It’s been out for a few weeks now, but while stuck in Melbourne’s stage 4 lockdown I’ve found so much comfort in playing Tony Hawk’s Pro Skater 1+2. It’s that ideal combination of reassuringly familiar and engaging, that it’s enough to take me out of worrying about the current situation and just engross me in the freedom of skating.
What’s so magical about the game is that it looks and feels exactly as I remember it from when I was a kid, playing the Marseilles level over and over again long after my parents thought I’d gone to sleep. Of course, that means it really looks and feels about 10 times better than it actually did on the Gateway PC I got for my 12th birthday. Nostalgia is like that – everything you loved as a kid is always remastered in your memories. It’s so rare that revisiting it will ever live up to that, which is why this is such an impressive feat.
Of course, I’m nowhere near as good as I used to be. 12-year-olds have significantly better reflexes and dexterity than us wizened 30-somethings. Hopefully I’m just out of practice and the ease of combos will come back soon. Or, maybe, like the graphics and the gameplay, I’m an unreliable witness for my own skills. (But let’s just blame age anyway.)
More impressive is there are plenty of updates and tweaks to keep it feeling fresh and nostalgic (which is a particular brand of wizardry unto itself). Seeing the mall level go from lush and stocked in the early 2000s to abandoned and decaying in 2020 feels appropriate. It also just looks cooler.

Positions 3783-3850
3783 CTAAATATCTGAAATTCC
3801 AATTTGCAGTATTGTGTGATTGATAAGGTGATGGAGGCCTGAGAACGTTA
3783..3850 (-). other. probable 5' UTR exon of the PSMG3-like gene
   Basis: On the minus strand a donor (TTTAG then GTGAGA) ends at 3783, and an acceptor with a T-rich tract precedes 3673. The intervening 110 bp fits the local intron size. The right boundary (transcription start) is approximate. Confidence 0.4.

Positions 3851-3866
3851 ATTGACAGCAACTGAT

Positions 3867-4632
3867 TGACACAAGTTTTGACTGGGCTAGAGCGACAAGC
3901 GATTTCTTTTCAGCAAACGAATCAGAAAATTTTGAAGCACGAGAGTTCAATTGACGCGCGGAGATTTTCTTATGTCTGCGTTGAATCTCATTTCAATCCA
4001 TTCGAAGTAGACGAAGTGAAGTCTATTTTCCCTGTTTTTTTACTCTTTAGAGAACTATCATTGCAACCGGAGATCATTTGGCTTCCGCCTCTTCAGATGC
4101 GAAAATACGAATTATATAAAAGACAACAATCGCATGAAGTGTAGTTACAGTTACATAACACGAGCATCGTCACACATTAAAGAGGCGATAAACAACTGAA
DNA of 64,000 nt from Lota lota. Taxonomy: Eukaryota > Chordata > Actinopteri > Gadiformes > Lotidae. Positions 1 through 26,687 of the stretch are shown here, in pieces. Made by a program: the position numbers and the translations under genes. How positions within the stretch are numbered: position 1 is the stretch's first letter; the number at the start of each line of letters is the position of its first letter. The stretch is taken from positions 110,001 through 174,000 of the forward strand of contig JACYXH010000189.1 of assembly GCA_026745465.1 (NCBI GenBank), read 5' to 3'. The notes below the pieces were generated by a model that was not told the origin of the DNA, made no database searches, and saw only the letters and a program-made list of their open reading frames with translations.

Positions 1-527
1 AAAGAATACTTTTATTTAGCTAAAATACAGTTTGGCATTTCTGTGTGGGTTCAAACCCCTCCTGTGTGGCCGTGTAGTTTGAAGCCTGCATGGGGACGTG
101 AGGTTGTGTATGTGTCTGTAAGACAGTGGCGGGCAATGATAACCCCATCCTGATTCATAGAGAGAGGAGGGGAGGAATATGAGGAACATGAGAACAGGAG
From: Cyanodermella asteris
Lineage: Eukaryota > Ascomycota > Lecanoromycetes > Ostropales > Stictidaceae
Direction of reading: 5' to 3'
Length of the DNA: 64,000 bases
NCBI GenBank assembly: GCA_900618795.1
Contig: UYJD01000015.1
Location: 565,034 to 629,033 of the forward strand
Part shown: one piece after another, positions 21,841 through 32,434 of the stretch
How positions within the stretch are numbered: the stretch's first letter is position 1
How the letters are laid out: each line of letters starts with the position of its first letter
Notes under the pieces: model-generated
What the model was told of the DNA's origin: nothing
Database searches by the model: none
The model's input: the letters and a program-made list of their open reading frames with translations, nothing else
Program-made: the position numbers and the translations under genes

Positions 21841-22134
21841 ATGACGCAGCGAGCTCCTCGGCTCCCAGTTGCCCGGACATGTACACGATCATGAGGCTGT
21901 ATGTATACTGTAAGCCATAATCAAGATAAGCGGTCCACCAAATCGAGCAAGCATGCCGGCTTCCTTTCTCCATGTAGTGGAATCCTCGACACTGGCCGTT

Other welcome changes include more diversity in the included playable skaters. Elise Steamer was always cool in the original games, but broadening the roster to include Lizzie Armanto, Leticia Bufoni, and Aori Nishimura gives kids more skating heroes to look up to. And the inclusion of Leo Baker, a non-binary skater with incredible skills, is huge given the lack of non-binary rep in all games, let alone sporting titles.
The big problem, of course, is that the longer I play, the more I think I can actually skateboard. The same thing happened back in 2001; I saved all my pocket money to buy a skateboard, and then realised I lived on a particularly steep mountain with no easy access to flat pavement. That child-size skateboard is probably hidden somewhere in my parents’ house, still in like-new condition.
Now that I actually have access to somewhere to learn, I have the curse of actually feeling pain that kicks in around 25. As a teen I could calmly put my dislocated shoulder back in the socket and go about my day, whereas now I need to sit down for a minute after stubbing my toe. Perhaps it’s for the best that none of the stores that could sell me a skateboard are open in Melbourne.
For those of you who have been playing Tony Hawk‘s Pro Skater 1+2, how is it living up to your memories? Or if you didn’t play it as a kid, what do you think of it with a clean slate?
If you haven’t picked up a copy of Tony Hawk‘s Pro Skater 1+2 yet, you can grab a cheap copy here.
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